Catholic University newspapers stolen, area police refuse to investigate
WASHINGTON, D.C. -- After nearly 3,000 copies of Catholic University of America's student newspaper, the Tower, were found trashed around the Washington D.C. campus last week, editors are concerned police officials are taking the theft too lightly.
Last Friday Tower editors discovered half of their press run -- typically 5,000 copies -- in campus garbage bins instead of newsstands, and an editorial cartoon commenting on the paper's gay-rights coverage was ripped from that issue and posted on the Tower's office door.
Tower News Editor Justine Garbarino and other staffers suspect they know the culprit based on tips from passersby and a process of elimination. When they called the Metropolitan Police Department to report the theft and offer up the information they had, Garbarino said, Tower editors were told there was nothing the MPD could do because "they're free papers so it's not a criminal act."
According to Israel James, MPD public information officer, he originally advised Tower editors that theft of free newspapers is not illegal, but said the amount of papers taken "brings up a question."
Garbarino said she and others from the newspaper spoke with several MPD officers from the 5th district and were unable to convince them to investigate the case. After consulting a supervisor, officers told Tower staffers the trashing of free papers is not a crime, Garbarino said. Asked why the incident does not fall within the MPD's purview, Lt. Ronald Wright of the MPD's 5th district claimed he had not heard of the theft and said, "I don't even know what you're talking about."
Tower editors are hopeful they will find better luck with CUA's Department of Public Safety. According to Garbarino, video footage from campus cameras might provide evidence of the theft, and although Public Safety officials will not let Tower editors review the tapes, they said they would look into them for suspicious activity.
Public Safety officials did not return calls for comment as of press time.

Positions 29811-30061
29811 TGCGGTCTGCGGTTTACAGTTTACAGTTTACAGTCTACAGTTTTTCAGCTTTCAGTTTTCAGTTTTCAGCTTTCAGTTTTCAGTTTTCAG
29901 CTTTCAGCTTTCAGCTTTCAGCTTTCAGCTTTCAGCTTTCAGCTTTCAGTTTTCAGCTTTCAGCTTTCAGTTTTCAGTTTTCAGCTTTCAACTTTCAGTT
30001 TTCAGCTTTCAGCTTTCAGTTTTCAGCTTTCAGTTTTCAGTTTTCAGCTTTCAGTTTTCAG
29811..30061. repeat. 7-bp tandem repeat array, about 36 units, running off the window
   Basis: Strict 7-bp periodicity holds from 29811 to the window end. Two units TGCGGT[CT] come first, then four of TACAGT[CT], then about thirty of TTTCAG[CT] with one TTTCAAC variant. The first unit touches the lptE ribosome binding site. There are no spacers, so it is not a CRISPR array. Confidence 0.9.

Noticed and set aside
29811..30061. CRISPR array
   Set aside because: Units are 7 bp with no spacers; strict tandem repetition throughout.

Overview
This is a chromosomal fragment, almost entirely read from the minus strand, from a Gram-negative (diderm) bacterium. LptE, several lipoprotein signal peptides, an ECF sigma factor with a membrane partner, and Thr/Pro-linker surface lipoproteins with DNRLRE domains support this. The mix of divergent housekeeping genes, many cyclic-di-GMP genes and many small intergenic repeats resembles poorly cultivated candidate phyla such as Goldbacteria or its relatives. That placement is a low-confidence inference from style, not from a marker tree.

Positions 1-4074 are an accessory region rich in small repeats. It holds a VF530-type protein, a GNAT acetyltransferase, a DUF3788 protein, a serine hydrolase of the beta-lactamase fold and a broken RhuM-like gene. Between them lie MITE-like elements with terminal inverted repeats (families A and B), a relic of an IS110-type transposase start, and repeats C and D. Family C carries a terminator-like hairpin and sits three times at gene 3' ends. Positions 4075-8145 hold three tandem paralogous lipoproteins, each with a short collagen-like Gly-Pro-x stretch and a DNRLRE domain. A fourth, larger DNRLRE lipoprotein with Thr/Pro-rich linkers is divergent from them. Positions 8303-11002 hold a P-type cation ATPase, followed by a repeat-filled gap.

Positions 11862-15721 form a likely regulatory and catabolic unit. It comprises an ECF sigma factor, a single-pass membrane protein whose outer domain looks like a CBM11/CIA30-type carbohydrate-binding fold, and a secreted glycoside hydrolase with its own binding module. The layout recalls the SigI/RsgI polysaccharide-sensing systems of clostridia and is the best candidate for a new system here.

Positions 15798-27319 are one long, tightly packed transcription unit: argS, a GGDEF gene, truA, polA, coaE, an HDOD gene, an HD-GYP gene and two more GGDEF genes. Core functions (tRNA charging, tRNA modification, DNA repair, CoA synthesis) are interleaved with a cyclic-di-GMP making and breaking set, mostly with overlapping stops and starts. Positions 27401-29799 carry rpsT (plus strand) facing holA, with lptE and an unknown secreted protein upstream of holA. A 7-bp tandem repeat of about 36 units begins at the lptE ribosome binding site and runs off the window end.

According to Adam Goldstein, attorney advocate for the Student Press Law Center, stealing newspapers -- even free papers -- is a crime.
"That the owner of property does not charge for it does not mean the property has no value," Goldstein said. "If you win a contest for a car and someone sets the car on fire, they owe you a car even though you didn't pay for it."
While Colorado, California and Maryland are currently the only states with laws making the theft of free newspapers a crime, other states have prosecuted newspaper thieves under destruction of property or general theft statutes.
Finding the culprit is imperative to Tower editors who say they would like to recover monetary damages -- an average print run costs about $2,000 -- and at least partially reimburse advertisers. The lack of initiative on behalf of MPD and school officials to pursue the theft is disheartening, Garbarino said.
"We've been very frustrated with this whole process," she said. "We work very hard and we feel like we're kind of getting pushed aside."
This is not the first time newspapers have gone missing on the CUA campus. In 2006, a school official removed 150 copies of the Tower from bins outside the admissions office on a day prospective students would be visiting the school. The paper that week featured a front-page story on campus crime.
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